6 Best Hotels in Sorrento
The first in the line-up of picture-perfect cliffside villages along the Amalfi Coast, Sorrento is often considered the gateway to Italy’s storied coastline—quieter than Positano, and more easily accessible than Ravello. From a regal former palazzo to an art-filled boutique, these stunning oceanfront sleeps are the best hotels in Sorrento.
Grand Hotel Excelsior Vittoria
This 19th-century grande dame, on a cliff above the port, remains one of the best hotels in Sorrento and was the hangout of choice for big-name guests like the Queen of Sweden and famed tenor Enrico Caruso (there’s even a suite named after him). Despite modern times, its atmosphere feels just as it did during the Belle Époque era: many of the original antiques still fill every nook, and waiters in white jackets deliver Aperol Spritzes like clockwork to guests on the terrace. Take your pick between standard doubles (which offer views of Mount Vesuvius) or classic sea view rooms (which overlook the Gulf of Naples).
Maison La Minervetta
Breezy, beachy, and laid-back are the calling cards of Maison La Minervetta, whose perch over the Marina Grande fishing port affords stunning views of the bay and Naples itself from each of its 12 picture-windowed guest rooms. The port-side setting heavily influenced architect-owner Marco de Luca’s nautical design—think bright-white walls, striped pillows and bedspreads, hand-painted Vietri tiles, and model boats on display. While there’s no restaurant on site, a breakfast buffet (including fresh-squeezed juices, fruit, and house-made pastries) is served in the kitchen and on the terrace, and you’re just a (steep) staircase away from the marina’s stellar seafood restaurants serving the day’s freshest catch.
Bellevue Syrene, built on the grounds of a former Roman villa, has operated as a hotel since 1820, but its service, style, and hilltop Mount Vesuvius views have lost none of their luster. Modern updates—marble hallways, whitewashed walls—only serve to accentuate the property’s standout features, which include all manner of trompe-l'oeil frescoes, Murano chandeliers, to avant-garde photography and ceramics. Guest rooms run the gamut from modern to ornate—think gilded mirrors, floral murals, and contemporary furniture—though you’ll want to book a suite if you want a balcony. The sea-facing terraces are the place to be on sunny days—especially the one at fine-dining restaurant La Terrazza—though the glassed-in Club Lounge (which services complimentary drinks and bites) suits just as well during cloudier ones. In addition to a small pool, the hotel offers a private deck with beach access at the bottom of the cliff.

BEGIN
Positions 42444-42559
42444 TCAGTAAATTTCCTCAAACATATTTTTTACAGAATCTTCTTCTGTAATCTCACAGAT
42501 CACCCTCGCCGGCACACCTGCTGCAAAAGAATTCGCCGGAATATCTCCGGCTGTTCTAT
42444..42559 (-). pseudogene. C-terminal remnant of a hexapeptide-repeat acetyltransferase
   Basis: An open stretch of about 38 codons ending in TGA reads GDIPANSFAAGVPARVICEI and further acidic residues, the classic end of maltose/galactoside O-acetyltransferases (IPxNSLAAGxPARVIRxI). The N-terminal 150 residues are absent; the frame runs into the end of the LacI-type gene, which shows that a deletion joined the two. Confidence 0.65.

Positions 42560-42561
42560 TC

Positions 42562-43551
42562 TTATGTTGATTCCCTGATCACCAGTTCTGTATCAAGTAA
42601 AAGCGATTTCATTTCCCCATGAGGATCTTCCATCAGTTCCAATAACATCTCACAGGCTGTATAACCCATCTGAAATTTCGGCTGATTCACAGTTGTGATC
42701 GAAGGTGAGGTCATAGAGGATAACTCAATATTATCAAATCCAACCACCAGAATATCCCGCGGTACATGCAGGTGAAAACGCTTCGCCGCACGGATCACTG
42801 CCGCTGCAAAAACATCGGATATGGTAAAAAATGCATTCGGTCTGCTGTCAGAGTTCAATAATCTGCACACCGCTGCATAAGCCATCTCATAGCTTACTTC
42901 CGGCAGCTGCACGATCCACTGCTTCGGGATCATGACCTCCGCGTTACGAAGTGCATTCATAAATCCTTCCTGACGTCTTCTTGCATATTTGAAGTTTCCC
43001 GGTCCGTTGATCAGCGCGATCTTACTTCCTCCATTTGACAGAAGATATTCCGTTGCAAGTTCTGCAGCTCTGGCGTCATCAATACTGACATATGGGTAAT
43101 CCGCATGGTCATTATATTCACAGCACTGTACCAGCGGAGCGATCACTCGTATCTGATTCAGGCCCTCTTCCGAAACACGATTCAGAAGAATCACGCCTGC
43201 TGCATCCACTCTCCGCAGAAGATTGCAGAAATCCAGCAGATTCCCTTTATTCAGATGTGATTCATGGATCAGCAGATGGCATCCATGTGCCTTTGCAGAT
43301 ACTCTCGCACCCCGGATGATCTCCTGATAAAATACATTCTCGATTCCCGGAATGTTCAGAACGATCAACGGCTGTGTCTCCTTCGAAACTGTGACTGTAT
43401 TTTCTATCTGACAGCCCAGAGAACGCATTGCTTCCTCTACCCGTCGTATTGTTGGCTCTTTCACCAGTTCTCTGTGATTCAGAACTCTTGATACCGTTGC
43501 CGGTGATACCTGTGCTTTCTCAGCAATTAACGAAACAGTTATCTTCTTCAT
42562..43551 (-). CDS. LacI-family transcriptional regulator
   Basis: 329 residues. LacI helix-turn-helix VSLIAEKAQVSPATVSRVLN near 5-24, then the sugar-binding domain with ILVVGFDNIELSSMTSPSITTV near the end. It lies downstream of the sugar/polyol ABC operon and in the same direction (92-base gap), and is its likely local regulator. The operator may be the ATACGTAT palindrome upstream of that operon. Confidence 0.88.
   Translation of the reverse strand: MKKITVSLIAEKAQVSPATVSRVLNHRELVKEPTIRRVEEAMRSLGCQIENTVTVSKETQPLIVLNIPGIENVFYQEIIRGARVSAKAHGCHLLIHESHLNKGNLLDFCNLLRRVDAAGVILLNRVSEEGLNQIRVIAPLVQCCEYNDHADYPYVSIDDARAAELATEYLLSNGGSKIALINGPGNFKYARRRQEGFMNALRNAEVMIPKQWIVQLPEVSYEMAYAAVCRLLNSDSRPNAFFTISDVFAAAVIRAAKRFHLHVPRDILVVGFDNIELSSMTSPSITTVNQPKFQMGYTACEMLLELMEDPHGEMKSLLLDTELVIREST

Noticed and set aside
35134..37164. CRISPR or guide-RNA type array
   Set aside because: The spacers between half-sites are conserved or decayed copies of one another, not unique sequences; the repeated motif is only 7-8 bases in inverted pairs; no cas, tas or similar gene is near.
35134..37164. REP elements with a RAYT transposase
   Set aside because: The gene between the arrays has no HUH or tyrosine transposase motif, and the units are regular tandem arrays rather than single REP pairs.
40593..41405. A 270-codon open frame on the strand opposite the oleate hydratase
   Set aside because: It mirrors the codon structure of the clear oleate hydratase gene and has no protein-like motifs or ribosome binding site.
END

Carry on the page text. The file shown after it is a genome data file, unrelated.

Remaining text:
What was once an aristocrat’s 15th-century palazzo home is now one of Sorrento’s most stylish boutique hotels. The private home vibes abound, from the bespoke glassed-in entrance courtyard (an impressive first impression) to family antiques, portrait paintings, and monogrammed sheets in the seven guest rooms. Despite billing itself as a bed and breakfast, there are two restaurants on site: grab a table at Terazza Marziale if you’d like to enjoy your risotto beneath the shade of lemon trees and wisteria (it has a retractable roof), or a seat at the bistro-style Marzialino on street level, where you can dig into comfort-food favorites like Black Angus beef carpaccio and scrambled eggs. The in-room coffee trays, topped with vintage fine china, are a nice touch—as is the hotel’s proximity to the Villa Comunale, right across the street, which contains a beautiful garden overlooking the Bay of Naples.
Parco dei Principi Grand Hotel & Spa
Architecture buffs, take note: this 1960s-era clifftop hotel was designed by none other than modernist icon Giò Ponti, who decked out his cubist white building with modular furniture, geometric tile floors, and a cool palette of whites, blues, and more blues—a perfect complement to the sea. Nearly all of the 96 guest rooms feature views of the water and surrounding seven-acre garden, which was laid out during the 19th century and features a Rococo-style villa lording over the hotel pool. There’s also a standout beach club built right over the water, where a beachside restaurant serves up casual Italian grub like pizza and octopus salad. While not part of the action (the hotel is actually quite far from downtown), Parco dei Principi remains a stark but refreshing contrast to Amalfi’s typical Baroque grand dames, and a spot of tranquility set away from Sorrento’s bustling medieval center.
Grand Hotel Cocumella
Cocumella’s former life as a 16th-century monastery will not come as a surprise. As soon as you enter, you’ll be met with vaulted ceilings, stone archways, and marble cloister surrounding a central courtyard fountain. Well-heeled travelers love the hotel’s aristocratic (if a bit tired) air and spacious grand suites, which come with their own stone fireplaces and Empire-style dressers. A large pool and spa please the masses, though the biggest seller (without much competition) is the hotel’s 90-foot 1800s yacht, on hand for excursions around the bay.
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Not sure what to pack for a trip to Sorrento? Here's a few ideas.
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